The mode by which a decision, order or ruling of the Comelec en banc may be elevated to the Supreme Court is by the special civil action of certiorari under Rule 65 of the 1964 Revised Rules of Court, now expressly provided in Rule 64, 1997 Rules of Civil Procedure, as amended.
Rule 65, Section 1, 1997 Rules of Civil Procedure, as amended, requires that there be no appeal, or any plain, speedy and adequate remedy in the ordinary course of law. A motion for reconsideration is a plain and adequate remedy provided by law. Failure to abide by this procedural requirement constitutes a ground for dismissal of the petition.
In like manner, a decision, order or resolution of a division of the Comelec must be reviewed by the Comelec en banc via a motion for reconsideration before the final en banc decision may be brought to the Supreme Court on certiorari. The pre-requisite filing of a motion for reconsideration is mandatory.xxx25
There is no question, therefore, that the Court has no jurisdiction to take cognizance of the petition for certiorari assailing the denial by the COMELEC First Division of the special affirmative defenses of the petitioner. The proper remedy is for the petitioner to wait for the COMELEC First Division to first decide the protest on its merits, and if the result should aggrieve him, to appeal the denial of his special affirmative defenses to the COMELEC en banc along with the other errors committed by the Division upon the merits.
It is true that there may be an exception to the general rule, as the Court conceded in Kho v. Commission on Elections.26 In that case, the protestant assailed the order of the COMELEC First Division admitting an answer with counter-protest belatedly filed in an election protest by filing a petition for certiorari directly in this Court on the ground that the order constituted grave abuse of discretion on the part of the COMELEC First Division. The Court granted the petition and nullified the assailed order for being issued without jurisdiction, and explained the exception thuswise:
As to the issue of whether or not the case should be referred to the COMELEC en banc, this Court finds the respondent COMELEC First Division correct when it held in its order dated February 28, 1996 that no final decision, resolution or order has yet been made which will necessitate the elevation of the case and its records to the Commission en banc. No less than the Constitution requires that election cases must be heard and decided first in division and any motion for reconsideration of decisions shall be decided by the Commission en banc. Apparently, the orders dated July 26, 1995, November 15, 1995 and February 28, 1996 and the other orders relating to the admission of the answer with counter-protest are issuances of a Commission in division and are all interlocutory orders because they merely rule upon an incidental issue regarding the admission of Espinosa's answer with counter-protest and do not terminate or finally dispose of the case as they leave something to be done before it is finally decided on the merits. In such a situation, the rule is clear that the authority to resolve incidental matters of a case pending in a division, like the questioned interlocutory orders, falls on the division itself, and not on the Commission en banc. Section 5 (c), Rule 3 of the COMELEC Rules of Procedure explicitly provides for this,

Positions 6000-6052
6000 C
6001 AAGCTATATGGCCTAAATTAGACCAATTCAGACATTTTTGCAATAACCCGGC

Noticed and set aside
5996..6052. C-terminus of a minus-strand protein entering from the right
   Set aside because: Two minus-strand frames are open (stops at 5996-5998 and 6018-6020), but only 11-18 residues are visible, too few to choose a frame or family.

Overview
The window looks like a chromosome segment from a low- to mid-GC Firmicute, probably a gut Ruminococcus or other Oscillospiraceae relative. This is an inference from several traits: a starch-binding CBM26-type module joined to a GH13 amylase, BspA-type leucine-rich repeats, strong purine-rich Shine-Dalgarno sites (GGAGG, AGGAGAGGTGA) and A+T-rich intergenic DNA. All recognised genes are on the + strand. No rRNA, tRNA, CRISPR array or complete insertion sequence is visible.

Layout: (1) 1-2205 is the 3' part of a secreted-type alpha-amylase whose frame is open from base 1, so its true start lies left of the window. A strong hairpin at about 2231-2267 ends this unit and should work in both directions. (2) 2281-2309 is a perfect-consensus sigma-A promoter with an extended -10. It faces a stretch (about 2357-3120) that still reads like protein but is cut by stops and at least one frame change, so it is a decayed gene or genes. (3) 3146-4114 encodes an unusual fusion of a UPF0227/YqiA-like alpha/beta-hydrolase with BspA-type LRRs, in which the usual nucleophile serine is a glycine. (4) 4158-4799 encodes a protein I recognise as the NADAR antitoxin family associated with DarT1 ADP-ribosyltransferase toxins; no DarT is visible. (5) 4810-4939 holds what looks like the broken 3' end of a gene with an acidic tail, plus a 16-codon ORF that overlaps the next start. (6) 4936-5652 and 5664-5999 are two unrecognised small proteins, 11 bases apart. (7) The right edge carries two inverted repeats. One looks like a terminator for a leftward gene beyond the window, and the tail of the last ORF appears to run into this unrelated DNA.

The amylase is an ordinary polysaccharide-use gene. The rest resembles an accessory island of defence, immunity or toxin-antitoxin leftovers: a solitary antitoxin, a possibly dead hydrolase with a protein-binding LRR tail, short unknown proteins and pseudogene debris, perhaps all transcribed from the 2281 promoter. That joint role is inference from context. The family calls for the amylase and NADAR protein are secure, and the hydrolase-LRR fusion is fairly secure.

Sec. 5. Quorum; Votes Required xxx
(c) Any motion to reconsider a decision, resolution, order or ruling of a Division shall be resolved by the Commission en banc except motions on interlocutory orders of the division which shall be resolved by the division which issued the order. (emphasis provided)
Furthermore, a look at Section 2, Rule 3 of the COMELEC Rules of Procedure confirms that the subject case does not fall on any of the instances over which the Commission en banc can take cognizance of. It reads as follows:
Section 2. The Commission en banc. — The Commission shall sit en banc in cases hereinafter specifically provided, or in pre-proclamation cases upon a vote of a majority of the members of a Commission, or in all other cases where a division is not authorized to act, or where, upon a unanimous vote of all the members of a Division, an interlocutory matter or issue relative to an action or proceeding before it is decided to be referred to the Commission en banc.
In the instant case, it does not appear that the subject controversy is one of the cases specifically provided under the COMELEC Rules of Procedure in which the Commission may sit en banc. Neither is it shown that the present controversy a case where a division is not authorized to act nor a situation wherein the members of the First Division unanimously voted to refer the subject case to the Commission en banc. Clearly, the Commission en banc, under the circumstances shown above, can not be the proper forum which the matter concerning the assailed interlocutory orders can be referred to.
In a situation such as this where the Commission in division committed grave abuse of discretion or acted without or in excess of jurisdiction in issuing interlocutory orders relative to an action pending before it and the controversy did not fall under any of the instances mentioned in Section 2, Rule 3 of the COMELEC Rules of Procedure, the remedy of the aggrieved party is not to refer the controversy to the Commission en banc as this is not permissible under its present rules but to elevate it to this Court via a petition for certiorari under Rule 65 of the Rules of Court. (Bold emphasis supplied)